This work was supported by the grants from the Swedish Medical Research Council (VR-M), the Swedish Cancer Research Foundation (Cancerfonden), and the Swedish Childhood Cancer Society (Barncancerfonden) to C.K. C.K. is a Senior Research Fellow supported by VR-M. We also thank the Department of Genetics & Pathology, Rudbeck Laboratory, and Uppsala University Medical Faculty, Uppsala University, for financial support. The sequencing was performed by the SNP Technology Platform in Uppsala, which is supported by the Knut and Alice Wallenberg Foundation, Uppsala University, and Uppsala University Hospital. We thank Marie Lindersson for technical assistance with sequencing.


[Supplemental material is available online at http://www.genome.org. The sequencing data from this study have been submitted to the NCBI Gene Expression Omnibus (http://www.ncbi.nlm.nih.gov/geo) under accession no. GSE21227.]

Article published online before print. Article and publication date are at http://www.genome.org/cgi/doi/10.1101/gr.103473.109.


  • Akhtar A, Zink D, Becker PB 2000. Chromodomains are protein–RNA interaction modules. Nature 407: 405–409 [PubMed]
  • Amaral PP, Mattick JS 2008. Noncoding RNA in development. Mamm Genome 19: 454–492 [PubMed]
  • Barrandon C, Spiluttini B, Bensaude O 2008. Non-coding RNAs regulating the transcriptional machinery. Biol Cell 100: 83–95 [PubMed]
  • Bernstein E, Allis CD 2005. RNA meets chromatin. Genes Dev 19: 1635–1655 [PubMed]
  • Cheng J, Kapranov P, Drenkow J, Dike S, Brubaker S, Patel S, Long J, Stern D, Tammana H, Helt G, et al. 2005. Transcriptional maps of 10 human chromosomes at 5-nucleotide resolution. Science 308: 1149–1154 [PubMed]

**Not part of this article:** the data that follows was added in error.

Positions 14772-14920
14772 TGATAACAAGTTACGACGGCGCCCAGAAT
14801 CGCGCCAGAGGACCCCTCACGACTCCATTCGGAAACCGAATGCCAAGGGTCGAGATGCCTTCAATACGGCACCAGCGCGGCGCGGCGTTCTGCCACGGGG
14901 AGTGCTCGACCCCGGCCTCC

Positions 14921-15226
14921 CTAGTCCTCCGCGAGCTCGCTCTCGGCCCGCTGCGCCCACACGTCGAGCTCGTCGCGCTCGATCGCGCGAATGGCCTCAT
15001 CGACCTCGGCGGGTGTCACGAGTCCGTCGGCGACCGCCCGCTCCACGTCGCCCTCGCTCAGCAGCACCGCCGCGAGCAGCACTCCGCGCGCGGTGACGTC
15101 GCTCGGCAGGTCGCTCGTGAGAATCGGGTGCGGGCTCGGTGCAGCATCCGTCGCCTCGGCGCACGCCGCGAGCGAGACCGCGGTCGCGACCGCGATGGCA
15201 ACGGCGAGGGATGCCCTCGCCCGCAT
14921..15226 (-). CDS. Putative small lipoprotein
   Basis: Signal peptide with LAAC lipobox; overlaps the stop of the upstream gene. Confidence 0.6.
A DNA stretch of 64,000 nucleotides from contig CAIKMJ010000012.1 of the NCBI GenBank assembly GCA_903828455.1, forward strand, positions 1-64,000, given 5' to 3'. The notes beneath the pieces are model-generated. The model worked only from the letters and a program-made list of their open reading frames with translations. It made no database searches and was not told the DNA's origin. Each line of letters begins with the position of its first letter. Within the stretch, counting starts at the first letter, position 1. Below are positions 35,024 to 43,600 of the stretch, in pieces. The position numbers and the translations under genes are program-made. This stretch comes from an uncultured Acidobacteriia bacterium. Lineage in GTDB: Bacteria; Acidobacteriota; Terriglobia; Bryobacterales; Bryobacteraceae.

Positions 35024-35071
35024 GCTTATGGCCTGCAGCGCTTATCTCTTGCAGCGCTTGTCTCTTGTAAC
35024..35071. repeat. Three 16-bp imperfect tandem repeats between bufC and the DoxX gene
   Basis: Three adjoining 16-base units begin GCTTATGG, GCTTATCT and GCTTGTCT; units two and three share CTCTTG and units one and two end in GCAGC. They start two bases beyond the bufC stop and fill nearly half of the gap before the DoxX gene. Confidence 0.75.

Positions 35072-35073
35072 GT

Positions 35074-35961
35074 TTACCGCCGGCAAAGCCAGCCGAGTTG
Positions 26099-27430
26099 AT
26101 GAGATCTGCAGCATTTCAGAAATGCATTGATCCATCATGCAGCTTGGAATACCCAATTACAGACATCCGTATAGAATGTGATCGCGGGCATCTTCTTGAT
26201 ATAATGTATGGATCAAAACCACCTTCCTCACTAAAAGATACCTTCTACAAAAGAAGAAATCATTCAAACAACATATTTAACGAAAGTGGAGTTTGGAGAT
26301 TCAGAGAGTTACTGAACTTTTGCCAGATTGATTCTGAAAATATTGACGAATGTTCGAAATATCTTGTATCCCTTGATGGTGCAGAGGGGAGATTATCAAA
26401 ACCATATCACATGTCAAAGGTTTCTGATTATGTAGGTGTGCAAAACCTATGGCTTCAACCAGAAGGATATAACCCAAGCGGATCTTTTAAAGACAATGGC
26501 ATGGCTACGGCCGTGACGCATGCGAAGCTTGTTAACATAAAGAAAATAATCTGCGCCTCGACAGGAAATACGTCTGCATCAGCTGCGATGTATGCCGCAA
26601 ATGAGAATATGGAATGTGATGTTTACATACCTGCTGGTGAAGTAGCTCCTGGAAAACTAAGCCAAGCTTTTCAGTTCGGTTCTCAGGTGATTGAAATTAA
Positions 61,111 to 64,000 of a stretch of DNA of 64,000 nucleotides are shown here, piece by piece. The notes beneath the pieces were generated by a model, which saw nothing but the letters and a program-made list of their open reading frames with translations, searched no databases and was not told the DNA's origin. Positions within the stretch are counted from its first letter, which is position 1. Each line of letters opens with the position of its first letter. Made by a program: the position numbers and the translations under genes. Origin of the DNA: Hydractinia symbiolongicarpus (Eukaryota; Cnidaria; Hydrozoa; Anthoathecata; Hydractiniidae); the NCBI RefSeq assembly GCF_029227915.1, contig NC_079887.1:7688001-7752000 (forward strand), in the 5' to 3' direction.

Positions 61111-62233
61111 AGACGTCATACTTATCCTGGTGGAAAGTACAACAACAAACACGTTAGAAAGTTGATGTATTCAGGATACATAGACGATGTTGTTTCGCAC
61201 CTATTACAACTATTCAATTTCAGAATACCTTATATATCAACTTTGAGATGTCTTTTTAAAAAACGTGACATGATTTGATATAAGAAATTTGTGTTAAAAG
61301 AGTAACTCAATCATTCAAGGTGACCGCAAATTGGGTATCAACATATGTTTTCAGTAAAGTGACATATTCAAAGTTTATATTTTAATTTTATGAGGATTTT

• Chen-Kiang S, Lavery DJ 1989. Preparation of precursors to mRNA from mammalian cell nuclei. Methods Enzymol 180: 69–82 [PubMed]
  • Chow J, Heard E 2009. X inactivation and the complexities of silencing a sex chromosome. Curr Opin Cell Biol 21: 359–366 [PubMed]
  • Collins LJ, Penny D 2009. The RNA infrastructure: Dark matter of the eukaryotic cell? Trends Genet 25: 120–128 [PubMed]
  • Dinger ME, Amaral PP, Mercer TR, Pang KC, Bruce SJ, Gardiner BB, Askarian-Amiri ME, Ru K, Solda G, Simons C, et al. 2008. Long noncoding RNAs in mouse embryonic stem cell pluripotency and differentiation. Genome Res 18: 1433–1445 [PMC free article] [PubMed]
  • The ENCODE Project Consortium 2007. Identification and analysis of functional elements in 1% of the human genome by the ENCODE pilot project. Nature 447: 799–816 [PMC free article] [PubMed]
  • Faghihi MA, Wahlestedt C 2009. Regulatory roles of natural antisense transcripts. Nat Rev Mol Cell Biol 10: 637–643 [PMC free article] [PubMed]
  • Guttman M, Amit I, Garber M, French C, Lin MF, Feldser D, Huarte M, Zuk O, Carey BW, Cassady JP, et al. 2009. Chromatin signature reveals over a thousand highly conserved large non-coding RNAs in mammals. Nature 458: 223–227 [PMC free article] [PubMed]
  • Hao Y, Crenshaw T, Moulton T, Newcomb E, Tycko B 1993. Tumour-suppressor activity of H19 RNA. Nature 365: 764–767 [PubMed]
  • Jobert L, Pinzon N, Van Herreweghe E, Jady BE, Guialis A, Kiss T, Tora L 2009. Human U1 SnRNA forms a new chromatin-associated snRNP with TAF15. EMBO Rep 10: 494–500 [PMC free article] [PubMed]
  • Khalil AM, Guttman M, Huarte M, Garber M, Raj A, Rivea Morales D, Thomas K, Presser A, Bernstein BE, van Oudenaarden A, et al. 2009. Many human large intergenic noncoding RNAs associate with chromatin-modifying complexes and affect gene expression. Proc Natl Acad Sci 106: 11667–11672 [PMC free article] [PubMed]
  • Kuo MH, Allis CD 1999. In vivo cross-linking and immunoprecipitation for studying protein:DNA associations in a chromatin environment. Methods 19: 425–433 [PubMed]
  • Maison C, Bailly D, Peters AH, Quivy JP, Roche D, Taddei A, Lachner M, Jenuwein T, Almouzni G 2002. Higher-order structure in pericentric heterochromatin involves a distinct pattern of histone modification and an RNA component. Nat Genet 30: 329–334 [PubMed]